# How to find $\dim( \operatorname{span}(M)+ \operatorname{span}(N))$ and $\dim(\operatorname{span}(M\cap N))$?

$$M=\{(1,2,1),(3,1,5),(3,-4,7)\}$$, $$N=\{(1,0,-1),(1,2,1)\}$$

Let $$A= \operatorname{span}(M)$$ and $$B= \operatorname{span}(N)$$

I want to know how to find $$\;(a)\;\dim(A+B)$$ and $$(b)\;\dim(A\cap B)$$

$$\begin{bmatrix} 1 & 3 & 3 \\ 2 & 1 & -4 \\ 1 & 5 & 7 \end{bmatrix}$$$$\sim$$ $$\begin{bmatrix} 1 & 3 & 3 \\ 0 & 1 & 2 \\ 0 & 0 & 0 \end{bmatrix}$$ Since, only the first two vectors are linearly independent, we have $$\dim(A)=2$$

Clearly, $$\dim(B)=2$$ since it is a linearly independent set(They are not multiple of each other).

I want to make use of:

$$\dim(A+B)= \dim(A)+\dim(B)-\dim(A\cap B)$$

So how do I find either of $$\dim(A+B)$$ or $$\dim(A\cap B)$$ to get the other ?

Does making a single matrix with the vectors in $$M$$ and $$N$$ and calculating its rank help?

$$\begin{bmatrix} 1 & 3 & 3 & 1 &1\\ 2 & 1 & -4&0 &2 \\ 1 & 5 & 7 &-1&1 \end{bmatrix}$$ $$\sim$$ $$\begin{bmatrix} 1 & 3 & 3 & 1 &1\\ 0 & -5 & -10&-2 &0 \\ 0 & 0 & 0 &14&0 \end{bmatrix}$$ So this gives a rank of 3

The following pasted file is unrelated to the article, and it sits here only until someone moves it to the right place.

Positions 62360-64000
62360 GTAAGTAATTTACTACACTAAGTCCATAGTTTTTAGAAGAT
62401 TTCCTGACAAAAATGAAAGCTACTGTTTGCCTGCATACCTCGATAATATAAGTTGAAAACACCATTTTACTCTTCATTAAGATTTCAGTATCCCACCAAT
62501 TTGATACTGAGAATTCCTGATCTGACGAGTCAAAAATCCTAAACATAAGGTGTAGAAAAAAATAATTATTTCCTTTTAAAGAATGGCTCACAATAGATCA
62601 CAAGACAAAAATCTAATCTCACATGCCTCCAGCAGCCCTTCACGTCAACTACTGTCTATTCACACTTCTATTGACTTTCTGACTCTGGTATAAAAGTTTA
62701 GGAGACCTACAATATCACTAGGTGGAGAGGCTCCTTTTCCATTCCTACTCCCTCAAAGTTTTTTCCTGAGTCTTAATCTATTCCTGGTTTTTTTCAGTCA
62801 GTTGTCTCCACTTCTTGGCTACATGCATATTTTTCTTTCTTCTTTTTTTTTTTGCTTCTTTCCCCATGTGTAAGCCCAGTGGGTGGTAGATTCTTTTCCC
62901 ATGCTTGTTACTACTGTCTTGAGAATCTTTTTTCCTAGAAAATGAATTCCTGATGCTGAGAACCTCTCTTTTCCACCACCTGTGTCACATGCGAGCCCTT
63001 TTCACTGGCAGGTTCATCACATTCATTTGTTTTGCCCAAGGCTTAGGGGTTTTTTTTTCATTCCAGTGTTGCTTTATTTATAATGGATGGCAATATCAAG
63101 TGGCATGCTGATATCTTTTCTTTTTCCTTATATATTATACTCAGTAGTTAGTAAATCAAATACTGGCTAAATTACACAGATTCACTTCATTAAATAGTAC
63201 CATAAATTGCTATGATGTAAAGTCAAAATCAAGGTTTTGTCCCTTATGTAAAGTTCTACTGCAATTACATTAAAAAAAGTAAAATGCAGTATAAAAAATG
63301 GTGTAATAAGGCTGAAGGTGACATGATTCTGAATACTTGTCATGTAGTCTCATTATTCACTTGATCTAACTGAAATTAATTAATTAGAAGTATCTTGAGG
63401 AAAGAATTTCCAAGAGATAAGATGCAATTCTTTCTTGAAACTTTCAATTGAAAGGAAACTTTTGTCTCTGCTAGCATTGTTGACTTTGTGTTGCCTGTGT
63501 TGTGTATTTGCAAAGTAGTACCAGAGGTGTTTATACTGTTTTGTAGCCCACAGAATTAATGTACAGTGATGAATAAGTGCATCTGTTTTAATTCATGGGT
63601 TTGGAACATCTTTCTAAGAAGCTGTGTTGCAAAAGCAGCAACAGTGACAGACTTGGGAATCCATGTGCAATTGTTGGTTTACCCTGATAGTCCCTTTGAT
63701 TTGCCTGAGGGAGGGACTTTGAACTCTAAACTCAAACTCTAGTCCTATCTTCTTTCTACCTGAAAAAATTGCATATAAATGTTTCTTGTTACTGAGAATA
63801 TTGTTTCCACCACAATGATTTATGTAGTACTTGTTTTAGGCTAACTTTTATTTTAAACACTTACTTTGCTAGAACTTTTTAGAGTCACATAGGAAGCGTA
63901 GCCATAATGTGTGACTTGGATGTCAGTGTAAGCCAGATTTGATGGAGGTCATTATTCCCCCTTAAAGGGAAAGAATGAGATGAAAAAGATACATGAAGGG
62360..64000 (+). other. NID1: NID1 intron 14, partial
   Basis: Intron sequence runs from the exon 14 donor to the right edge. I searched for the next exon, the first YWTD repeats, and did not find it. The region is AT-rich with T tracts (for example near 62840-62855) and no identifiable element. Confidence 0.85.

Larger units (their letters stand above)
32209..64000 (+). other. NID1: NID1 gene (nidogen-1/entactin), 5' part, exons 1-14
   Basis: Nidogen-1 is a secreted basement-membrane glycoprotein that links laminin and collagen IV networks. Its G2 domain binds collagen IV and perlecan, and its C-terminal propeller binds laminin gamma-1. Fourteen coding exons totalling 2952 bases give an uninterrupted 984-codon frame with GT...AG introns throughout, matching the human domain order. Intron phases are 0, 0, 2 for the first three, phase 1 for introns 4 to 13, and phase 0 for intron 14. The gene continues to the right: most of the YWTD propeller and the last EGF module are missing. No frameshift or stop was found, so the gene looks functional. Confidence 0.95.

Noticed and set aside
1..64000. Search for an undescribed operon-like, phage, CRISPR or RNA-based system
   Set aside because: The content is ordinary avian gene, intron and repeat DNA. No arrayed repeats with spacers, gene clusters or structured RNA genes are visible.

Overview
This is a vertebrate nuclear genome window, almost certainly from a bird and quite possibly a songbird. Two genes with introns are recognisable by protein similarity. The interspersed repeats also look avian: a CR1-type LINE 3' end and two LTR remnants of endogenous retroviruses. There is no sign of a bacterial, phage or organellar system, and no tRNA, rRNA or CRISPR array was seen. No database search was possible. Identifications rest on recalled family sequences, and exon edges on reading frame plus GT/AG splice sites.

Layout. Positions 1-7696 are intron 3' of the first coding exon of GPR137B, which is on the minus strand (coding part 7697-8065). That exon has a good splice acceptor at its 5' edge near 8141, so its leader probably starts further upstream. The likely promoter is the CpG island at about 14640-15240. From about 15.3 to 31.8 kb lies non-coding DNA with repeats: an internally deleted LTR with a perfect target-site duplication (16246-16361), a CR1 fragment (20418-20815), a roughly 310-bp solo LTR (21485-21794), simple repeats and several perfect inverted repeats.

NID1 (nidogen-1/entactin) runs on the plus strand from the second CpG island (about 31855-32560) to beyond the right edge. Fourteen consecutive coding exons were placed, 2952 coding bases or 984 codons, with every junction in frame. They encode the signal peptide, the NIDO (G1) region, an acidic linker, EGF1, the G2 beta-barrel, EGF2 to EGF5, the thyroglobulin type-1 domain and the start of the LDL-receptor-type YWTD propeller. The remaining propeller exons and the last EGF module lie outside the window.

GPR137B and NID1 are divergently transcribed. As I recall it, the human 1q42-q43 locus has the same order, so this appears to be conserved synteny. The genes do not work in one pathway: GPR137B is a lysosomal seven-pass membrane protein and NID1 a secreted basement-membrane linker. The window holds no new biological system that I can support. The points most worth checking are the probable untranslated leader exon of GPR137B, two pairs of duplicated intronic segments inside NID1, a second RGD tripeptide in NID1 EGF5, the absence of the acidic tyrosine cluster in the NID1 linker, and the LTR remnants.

• @DietrichBurde I row reduced to find that only first and second vectors are linearly independent. So doesn't that mean its dimension is 2? Commented Jan 27, 2019 at 11:40
• Yes, it does. But where is this written? "So, $\dim(A)=2$" is a very poor proof. Commented Jan 27, 2019 at 11:40
• I have written the matrices in my post Commented Jan 27, 2019 at 11:41
• You have written the matrices, yes, but no word about why the rank is not full. Commented Jan 27, 2019 at 11:42
• To find $dim(A+B)$ you can put the generating vectors of $A$ and $B$ in the columns of a matrix and do the same thing as before. Commented Jan 27, 2019 at 11:42